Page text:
by Bethany Blankley
May 27, 2021
Texas property owners have sued General Land Office Commissioner George P. Bush and Attorney General Ken Paxton, alleging Bush violated state and federal law when he issued an order that “unconstitutionally and illegally takes, seizes, and deprives the plaintiffs of real property.”
The plaintiffs are represented by the Pacific Legal Foundation, which filed their case, Sheffield v. Bush, in U.S. District Court for the Southern District of Texas.
Under longstanding Texas law, the state owns the areas of beaches between the average low and high tide lines. The land inland of the mean high tide line, which includes lots like those owned by the plaintiffs, is privately owned.
However, after Hurricane Laura and Tropical Storm Beta hit, instead of proposing ways to restore wiped out public beaches, like dredging or implementing other environmental measures in the Galveston area, Bush confiscated private land to extend access to public beach, according to the lawsuit.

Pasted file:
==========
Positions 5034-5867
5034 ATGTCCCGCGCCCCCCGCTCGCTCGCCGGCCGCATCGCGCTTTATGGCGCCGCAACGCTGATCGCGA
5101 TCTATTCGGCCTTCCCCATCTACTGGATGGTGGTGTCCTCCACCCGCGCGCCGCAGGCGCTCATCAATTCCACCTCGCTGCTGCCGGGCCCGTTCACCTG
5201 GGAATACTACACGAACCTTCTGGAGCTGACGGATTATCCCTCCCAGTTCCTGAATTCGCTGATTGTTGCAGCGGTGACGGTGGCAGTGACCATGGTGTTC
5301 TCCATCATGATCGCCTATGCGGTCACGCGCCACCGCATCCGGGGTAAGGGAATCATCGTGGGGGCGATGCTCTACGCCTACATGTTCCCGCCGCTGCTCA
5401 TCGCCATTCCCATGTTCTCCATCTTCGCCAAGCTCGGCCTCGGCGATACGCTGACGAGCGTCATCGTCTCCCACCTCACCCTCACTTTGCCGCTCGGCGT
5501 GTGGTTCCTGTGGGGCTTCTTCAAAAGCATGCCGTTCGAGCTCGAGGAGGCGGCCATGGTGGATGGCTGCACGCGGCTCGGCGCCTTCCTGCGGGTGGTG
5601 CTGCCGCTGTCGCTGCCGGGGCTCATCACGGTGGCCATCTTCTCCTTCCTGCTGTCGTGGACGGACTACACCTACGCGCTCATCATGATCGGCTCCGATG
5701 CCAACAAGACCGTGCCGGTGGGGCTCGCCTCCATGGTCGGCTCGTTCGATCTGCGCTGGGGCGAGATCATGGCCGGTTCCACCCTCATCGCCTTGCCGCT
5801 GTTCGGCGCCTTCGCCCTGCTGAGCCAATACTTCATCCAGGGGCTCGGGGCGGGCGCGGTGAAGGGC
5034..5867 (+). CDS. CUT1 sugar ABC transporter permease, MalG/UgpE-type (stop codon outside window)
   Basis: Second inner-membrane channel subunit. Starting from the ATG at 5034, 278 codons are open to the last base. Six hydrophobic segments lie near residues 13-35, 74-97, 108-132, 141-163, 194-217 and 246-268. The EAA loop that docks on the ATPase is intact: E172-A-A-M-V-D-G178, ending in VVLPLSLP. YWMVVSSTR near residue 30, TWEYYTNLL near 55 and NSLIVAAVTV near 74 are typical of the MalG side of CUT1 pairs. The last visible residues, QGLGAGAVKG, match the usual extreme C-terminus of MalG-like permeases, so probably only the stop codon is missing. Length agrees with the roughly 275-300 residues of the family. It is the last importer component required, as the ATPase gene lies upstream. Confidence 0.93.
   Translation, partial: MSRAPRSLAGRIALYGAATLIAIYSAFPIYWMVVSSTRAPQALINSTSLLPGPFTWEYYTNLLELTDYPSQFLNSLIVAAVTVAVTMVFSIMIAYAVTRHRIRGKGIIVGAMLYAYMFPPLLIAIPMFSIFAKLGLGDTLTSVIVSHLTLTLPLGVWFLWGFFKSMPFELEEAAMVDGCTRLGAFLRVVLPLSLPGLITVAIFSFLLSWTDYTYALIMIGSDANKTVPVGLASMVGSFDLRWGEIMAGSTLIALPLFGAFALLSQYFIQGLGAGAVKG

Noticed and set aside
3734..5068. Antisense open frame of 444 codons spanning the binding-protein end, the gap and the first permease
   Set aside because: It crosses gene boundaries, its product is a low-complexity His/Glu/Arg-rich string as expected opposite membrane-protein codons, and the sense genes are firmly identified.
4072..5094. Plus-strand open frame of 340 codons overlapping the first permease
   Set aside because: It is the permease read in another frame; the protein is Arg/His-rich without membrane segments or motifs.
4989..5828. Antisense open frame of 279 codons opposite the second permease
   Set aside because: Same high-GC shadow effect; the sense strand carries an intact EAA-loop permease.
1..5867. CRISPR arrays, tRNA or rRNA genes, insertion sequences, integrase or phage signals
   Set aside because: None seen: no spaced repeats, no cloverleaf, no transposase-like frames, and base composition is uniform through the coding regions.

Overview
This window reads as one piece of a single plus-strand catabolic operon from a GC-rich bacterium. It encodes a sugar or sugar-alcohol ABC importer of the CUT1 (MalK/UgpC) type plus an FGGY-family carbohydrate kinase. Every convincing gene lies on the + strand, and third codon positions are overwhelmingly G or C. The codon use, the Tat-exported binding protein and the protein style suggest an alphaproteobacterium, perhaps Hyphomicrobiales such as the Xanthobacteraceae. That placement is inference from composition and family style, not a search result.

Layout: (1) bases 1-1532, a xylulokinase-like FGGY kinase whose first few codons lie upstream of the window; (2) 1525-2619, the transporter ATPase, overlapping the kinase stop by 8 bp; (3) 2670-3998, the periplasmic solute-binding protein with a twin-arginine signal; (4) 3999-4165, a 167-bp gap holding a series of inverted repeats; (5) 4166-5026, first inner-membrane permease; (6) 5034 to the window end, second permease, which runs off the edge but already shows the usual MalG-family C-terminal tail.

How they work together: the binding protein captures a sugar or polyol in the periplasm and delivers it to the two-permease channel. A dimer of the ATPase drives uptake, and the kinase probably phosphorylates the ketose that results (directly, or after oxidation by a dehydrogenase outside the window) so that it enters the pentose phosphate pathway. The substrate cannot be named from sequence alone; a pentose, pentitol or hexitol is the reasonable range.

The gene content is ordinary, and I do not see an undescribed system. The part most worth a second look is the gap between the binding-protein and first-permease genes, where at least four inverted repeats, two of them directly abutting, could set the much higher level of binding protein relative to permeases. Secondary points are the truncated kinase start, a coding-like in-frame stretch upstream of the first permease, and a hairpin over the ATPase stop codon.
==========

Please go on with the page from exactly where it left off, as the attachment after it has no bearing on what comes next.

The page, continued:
On March 29, Bush unilaterally decreed that all land located 200 feet from the mean low tide line was a public beach. No local input or public comment period was given, the lawsuit maintains, and property owners were given no prior notice or compensation.
The GLO says it “conducted extensive beach surveys following the storms and determined that the line of vegetation had been completely obliterated in certain areas” after the storms and issued the order under the authority of Texas Natural Resource Code Sections 61.0171 and 61.0185.